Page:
From this primary meaning arose the extended meanings of ‘replete’, ‘complete’, ‘solidness’, ‘substantiality’, and ‘filled out’. These meanings share the common sense of ‘substantial manifestation’. Shi, meaning ‘fruit’, is derived from this sense of substantial manifestation. As an application of this sense of substantial manifestation, throughout the summa shi is used consistently to mean particular objects or entities. This meaning is made most evident in the Explanation to Canon A 78 where the Mohist distinguishes between universal (wu), generic (lei), and private (si) names:
‘Thing’ is the universal name; any object necessarily requires this name. Naming something ‘horse’ is an example of a generic name; one necessarily uses this name for those things which are like the object. Naming something ‘Cang’ is an example of a private name; this name is restricted to this object.
As Graham argues, the Neo-Mohists regard shi as particulars where “a common name is treated as an abbreviation of ‘something which is like the object’, the object being the particular for which the name is ordained” and “the function of common names is to be explained on purely nominalist grounds.” 
The Mohist proposes that objects can be known on the basis of observation, explanation, or report (A 80). In other words, it is held that provided certain criteria are adhered to, there can be a correspondence between names and the objects which they ‘pick out’. Yet although Canon A 80 lists objects (shi) among the four objects of knowledge — names, objects, how to relate them, and how to act — more attention is focused on names than objects. 
While initially the naming of an object is implicitly an arbitrary association, the distinctions represented by the man-made names are nevertheless considered to be real (B 68). Once a name has been established, it then serves to refer to that object:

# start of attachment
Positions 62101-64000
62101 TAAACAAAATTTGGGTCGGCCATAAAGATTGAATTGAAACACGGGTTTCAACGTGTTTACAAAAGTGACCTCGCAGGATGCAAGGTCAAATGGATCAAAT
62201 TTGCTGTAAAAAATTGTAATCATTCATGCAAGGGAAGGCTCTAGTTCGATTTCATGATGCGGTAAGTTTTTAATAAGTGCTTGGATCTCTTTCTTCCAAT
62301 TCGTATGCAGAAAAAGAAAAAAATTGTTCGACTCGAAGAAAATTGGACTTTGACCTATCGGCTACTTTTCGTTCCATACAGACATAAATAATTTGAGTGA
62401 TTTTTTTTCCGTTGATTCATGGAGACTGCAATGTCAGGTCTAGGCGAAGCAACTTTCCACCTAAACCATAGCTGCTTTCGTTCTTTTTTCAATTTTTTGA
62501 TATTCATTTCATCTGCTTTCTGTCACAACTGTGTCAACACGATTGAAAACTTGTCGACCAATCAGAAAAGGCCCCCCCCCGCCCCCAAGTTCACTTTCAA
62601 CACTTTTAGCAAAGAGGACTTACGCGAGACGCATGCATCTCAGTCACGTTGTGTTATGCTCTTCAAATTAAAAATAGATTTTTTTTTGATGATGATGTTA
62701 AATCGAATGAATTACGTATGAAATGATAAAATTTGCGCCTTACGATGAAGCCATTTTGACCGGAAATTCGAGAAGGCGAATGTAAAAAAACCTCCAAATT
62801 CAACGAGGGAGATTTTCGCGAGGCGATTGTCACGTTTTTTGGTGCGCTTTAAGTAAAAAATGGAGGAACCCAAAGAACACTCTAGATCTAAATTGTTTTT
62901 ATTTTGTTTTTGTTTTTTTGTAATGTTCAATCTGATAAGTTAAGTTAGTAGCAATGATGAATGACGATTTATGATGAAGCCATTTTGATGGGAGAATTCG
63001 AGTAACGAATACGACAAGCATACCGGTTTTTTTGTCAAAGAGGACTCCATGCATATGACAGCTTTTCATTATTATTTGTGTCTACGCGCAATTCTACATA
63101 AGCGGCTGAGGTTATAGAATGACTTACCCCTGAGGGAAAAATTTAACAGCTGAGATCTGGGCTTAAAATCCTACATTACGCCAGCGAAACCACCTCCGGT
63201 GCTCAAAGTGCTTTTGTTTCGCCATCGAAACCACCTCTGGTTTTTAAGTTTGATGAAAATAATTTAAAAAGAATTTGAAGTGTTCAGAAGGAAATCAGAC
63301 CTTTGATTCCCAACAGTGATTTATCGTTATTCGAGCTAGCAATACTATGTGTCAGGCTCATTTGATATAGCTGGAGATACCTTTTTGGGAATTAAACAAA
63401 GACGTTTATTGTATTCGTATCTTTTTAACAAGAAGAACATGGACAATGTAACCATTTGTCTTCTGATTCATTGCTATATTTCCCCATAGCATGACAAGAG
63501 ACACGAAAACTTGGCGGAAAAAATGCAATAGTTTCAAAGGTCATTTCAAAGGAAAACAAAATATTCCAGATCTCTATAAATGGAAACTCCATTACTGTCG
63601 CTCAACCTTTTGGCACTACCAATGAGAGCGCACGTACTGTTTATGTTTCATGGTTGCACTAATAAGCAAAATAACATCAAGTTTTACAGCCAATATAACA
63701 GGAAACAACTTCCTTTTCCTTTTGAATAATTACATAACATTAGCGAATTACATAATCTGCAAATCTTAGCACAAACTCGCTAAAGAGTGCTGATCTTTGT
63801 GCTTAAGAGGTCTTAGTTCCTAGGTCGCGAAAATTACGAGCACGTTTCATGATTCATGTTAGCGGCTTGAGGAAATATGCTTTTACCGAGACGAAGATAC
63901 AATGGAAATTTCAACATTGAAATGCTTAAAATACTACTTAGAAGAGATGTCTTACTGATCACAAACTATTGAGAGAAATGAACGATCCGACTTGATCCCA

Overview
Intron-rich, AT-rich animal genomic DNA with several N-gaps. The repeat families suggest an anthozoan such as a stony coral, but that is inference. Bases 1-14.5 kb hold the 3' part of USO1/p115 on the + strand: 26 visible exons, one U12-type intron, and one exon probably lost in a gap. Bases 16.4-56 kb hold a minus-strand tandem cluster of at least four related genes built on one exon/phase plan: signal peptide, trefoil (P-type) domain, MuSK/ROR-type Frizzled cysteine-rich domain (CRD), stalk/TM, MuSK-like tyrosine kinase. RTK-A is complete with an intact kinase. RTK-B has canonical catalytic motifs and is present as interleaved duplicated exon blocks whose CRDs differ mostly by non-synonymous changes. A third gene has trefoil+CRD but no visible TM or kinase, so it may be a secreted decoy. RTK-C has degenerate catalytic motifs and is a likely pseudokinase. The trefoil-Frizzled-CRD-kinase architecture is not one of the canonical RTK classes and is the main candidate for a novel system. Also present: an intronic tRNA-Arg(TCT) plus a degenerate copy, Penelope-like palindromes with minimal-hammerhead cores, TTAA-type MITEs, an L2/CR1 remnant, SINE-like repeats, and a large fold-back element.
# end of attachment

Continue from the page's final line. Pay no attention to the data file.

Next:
Canon A 32
To speak is to emit references.
To inform about this name is to refer to that object. Therefore ‘saying’ is an emitting of something’s characteristics of which
any speaker is capable. To characterize something is like drawing a picture of a tiger, but it is in words. To say a
word, such as ‘stone’, is to communicate it. 
Just as a picture may serve as an analogue used to refer to an object — but is not the object itself — so, too, names are words used to refer to objects. It is in this sense that names convey meaning. We use words such as ‘stone’ to communicate the object stone, just as we might communicate an actual tiger by drawing a tiger.  “It is by means of names that objects are picked out” (NO 11).  On what basis are they picked out? On the basis of similarity:
Canon A 31
To pick out is to present the analogue for the object. 
To this end a standard is first established:
Canon A 70
The standard is that in being like which something is so.
The image (yi), the compasses, a circle, all three may serve as a standard.
Canon A 71
The criterion is that wherein it is so.
Being ‘so’ is the characteristics being like the standard. 
There are three standards which may be appealed to in the construction of a circle: one’s image of a circle, a compass, or an actual circle. It is interesting to speculate why the Mohist’s first choice as a standard for a circle is an image. Could he be implying that the image of a circle is the most general or universal representation of a circle, even though “all three may serve as standard?” The import of such an interpretation is that here yi signifies a mental image or idea of a circle which has been abstracted from particulars. It would then be tempting to see in this interpretation evidence of universals in the Mohist summa. Somewhat surprisingly, Graham lends indirect support to the plausibility of such a Realist interpretation,  by tentatively choosing to follow Liu Chang’s  proposal that the pu graph in the Explanations to A 58 and A 59 be read pu, “wood (or jade, or earth, or a man) in its crude state,” thus yielding the following translation: